England are taking the concept of “winning ugly” to a whole new level at this World Cup. If there are no marks for artistic impression at major tournaments this was a game which could only be described as “entertainment” by serious masochists and leather-boot manufacturers. Steve Borthwick’s side are now effectively into the last eight but the boos which rang around the stadium as the ball was endlessly booted skywards summed up the general mood.
Yes, England will point to the scoreboard which now reads two wins from two games as vindication of their kick-obsessed tactics but anyone who hails the first 65 minutes of this game as a step forward for perceptions of English rugby is kidding themselves. It was fitting in a way that their pivotal second-half try was a comedy of errors, the ball ricocheting off Will Stuart’s arm and Joe Marler’s head before failing into the path of Courtney Lawes with Japan having stopped playing in anticipation of a knock-on being called.
They did at least perk up towards the end but until Freddie Steward latched on to a well-judged George Ford cross-kick in the 66th minute to score his side’s third try it had been a distinctly tough watch. England’s tenacity at the breakdown and their scramble defence deserves recognition but compared with Fiji, Portugal and Uruguay, all of whom have made positive impacts in recent days in terms of how they have sought to play the game, it was often like watching a different sport.
It was just as well, then, that they finally managed to cross the tryline four times, with Lewis Ludlam also being rewarded for a typically character-laden display with a first-half score and Joe Marchant rounding things off with a try at the death. George Ford was again heavily involved and contributed 10 points with three conversions and two penalties but, all in all, it was a strictly relative collective achievement.
Japan will also not look back at the tape with much pleasure, particularly their recurring inability to hang on to a greasy ball. They could yet qualify for the quarter-finals but, on this evidence, the chances of them beating both Samoa and Argentina are remote.
Having watched Fiji strike a glorious blow for rugby’s so-called underdogs, few expected Japan to back up their own famous World Cup wins over South Africa in 2015 and Ireland and Scotland four years ago. Captain Kazuki Himeno was back in a powerful back-row alongside Michael Leitch and Pieter Labuschagne, with the proven threat of Kotaro Matsushima lurking on the right-wing.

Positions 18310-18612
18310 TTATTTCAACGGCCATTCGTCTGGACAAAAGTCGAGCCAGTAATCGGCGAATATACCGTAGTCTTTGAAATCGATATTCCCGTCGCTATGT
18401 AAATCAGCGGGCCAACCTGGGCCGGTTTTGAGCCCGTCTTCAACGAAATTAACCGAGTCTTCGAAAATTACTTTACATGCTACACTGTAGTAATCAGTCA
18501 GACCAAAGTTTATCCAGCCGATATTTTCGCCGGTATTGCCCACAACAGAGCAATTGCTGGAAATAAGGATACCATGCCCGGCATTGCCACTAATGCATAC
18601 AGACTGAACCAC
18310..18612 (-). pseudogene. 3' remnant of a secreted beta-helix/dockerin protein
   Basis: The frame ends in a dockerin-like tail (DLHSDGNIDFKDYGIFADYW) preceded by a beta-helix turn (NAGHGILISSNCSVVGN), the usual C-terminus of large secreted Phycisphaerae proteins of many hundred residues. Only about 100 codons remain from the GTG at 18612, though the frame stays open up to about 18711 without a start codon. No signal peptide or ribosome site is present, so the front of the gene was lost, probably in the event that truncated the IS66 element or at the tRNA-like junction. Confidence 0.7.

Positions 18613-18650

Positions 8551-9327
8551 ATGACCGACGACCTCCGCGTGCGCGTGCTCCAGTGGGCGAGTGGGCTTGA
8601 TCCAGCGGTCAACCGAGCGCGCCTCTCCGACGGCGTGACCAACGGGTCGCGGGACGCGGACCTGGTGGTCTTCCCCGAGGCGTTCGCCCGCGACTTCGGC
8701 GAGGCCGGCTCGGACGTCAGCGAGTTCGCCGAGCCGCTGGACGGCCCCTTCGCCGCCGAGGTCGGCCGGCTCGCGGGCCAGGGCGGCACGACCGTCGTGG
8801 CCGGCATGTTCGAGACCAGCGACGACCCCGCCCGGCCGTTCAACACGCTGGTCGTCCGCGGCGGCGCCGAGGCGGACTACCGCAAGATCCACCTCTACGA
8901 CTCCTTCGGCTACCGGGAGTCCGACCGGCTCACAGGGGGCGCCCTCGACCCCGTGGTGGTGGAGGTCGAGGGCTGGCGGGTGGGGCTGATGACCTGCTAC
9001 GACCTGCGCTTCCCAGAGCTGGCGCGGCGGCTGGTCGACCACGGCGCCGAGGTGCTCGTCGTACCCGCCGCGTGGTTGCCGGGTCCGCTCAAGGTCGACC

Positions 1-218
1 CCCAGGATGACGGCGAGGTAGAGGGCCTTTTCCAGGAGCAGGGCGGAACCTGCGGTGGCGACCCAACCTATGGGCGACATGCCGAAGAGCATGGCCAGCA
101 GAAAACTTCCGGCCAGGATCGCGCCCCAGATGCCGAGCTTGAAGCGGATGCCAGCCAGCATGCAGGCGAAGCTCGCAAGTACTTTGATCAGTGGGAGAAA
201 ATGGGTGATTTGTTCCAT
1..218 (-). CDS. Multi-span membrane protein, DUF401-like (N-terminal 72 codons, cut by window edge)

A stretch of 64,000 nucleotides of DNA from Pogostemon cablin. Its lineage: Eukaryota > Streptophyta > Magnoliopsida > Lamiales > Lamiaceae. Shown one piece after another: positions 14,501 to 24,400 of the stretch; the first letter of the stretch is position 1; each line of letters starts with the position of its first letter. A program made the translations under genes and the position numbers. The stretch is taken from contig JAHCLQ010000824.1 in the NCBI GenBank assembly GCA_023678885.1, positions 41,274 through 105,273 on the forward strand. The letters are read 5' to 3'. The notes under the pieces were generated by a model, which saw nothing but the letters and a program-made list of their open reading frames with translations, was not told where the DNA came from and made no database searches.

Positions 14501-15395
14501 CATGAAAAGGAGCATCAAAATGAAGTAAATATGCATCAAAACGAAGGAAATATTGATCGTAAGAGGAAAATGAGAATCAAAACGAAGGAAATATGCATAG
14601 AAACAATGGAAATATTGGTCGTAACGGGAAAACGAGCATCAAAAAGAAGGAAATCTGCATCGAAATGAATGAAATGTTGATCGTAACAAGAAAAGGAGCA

They could only hope England would prove as ruinously divided as the Rugby Football Union currently seems to be. A significant number of council members have now lost faith in the RFU’s chairman – Tom Ilube – and the chief executive Bill Sweeney and, regardless of how far England progress at this tournament, are increasingly concerned about the union’s governance and financial outlook.
Discord in the boardroom, though, did not stop England responding well in adversity against Argentina and here was an obvious chance to continue that momentum. It had been breezy on the Cote d’Azur during the day, so much so some restaurants in the old town folded away their sun umbrellas as a precaution. In the steep-sided stadium, though, it was humid, warm and still, the sort of conditions which make for a slippery ball and sweaty fingers.
It certainly looked to be a problem for both sides, not least the full-back Semisi Masirewa who contrived to knock on an overhit Elliot Daly kick in his in-goal area and placed his pack under instant, entirely avoidable pressure. It cost a swift three points via Ford’s right boot and did not bode at all well from a Japanese perspective.
When Masirewa then hobbled off, his right leg having buckled following a slight push by Ben Earl, it completed one of the less glorious cameos of this tournament to date. Japan needed to start playing at the other end and, when they finally did so, strung together some nice attacking phases which could easily have yielded more than just a penalty for Rikiya Matsuda.
Matsuda also created momentary panic in English ranks when he charged down an attempted Ford clearance, another example of Japan having done their homework. Sticking to an ultra-prescriptive gameplan is all very well but it means the opposition tend to know exactly what is coming.
The Brave Blossoms were also causing problems with little chips over the top and England suddenly found themselves 6-3 behind courtesy of a second Matsuda penalty. They were suitably grateful when another Japan fumble close to their own line presented the ball to Ollie Chessum and supplied the platform for Ludlam to force his way over with 24 minutes gone. Other than that, it was a pretty desperate first half for any neutrals watching. Kicking the ball intelligently and well is a key part of the game. Kicking incessantly without contemplating any other possibilities is the mark of a team with seriously limited horizons. In terms of enriching the soul, a wet week spent sleeping out in an abandoned gasworks would be marginally more uplifting.
When Japan fought their way back to just 13-12 down after 54 minutes through Matsuda’s fourth penalty it even seemed faintly possible that England would pay the price for their conservatism. Just as well, then, that Stuart’s arm and Marler’s cranium manufactured something out of nothing and gave the scoreline a slightly healthier look. If you missed it, though, it’s probably better for your blood pressure not to seek out the “highlights”.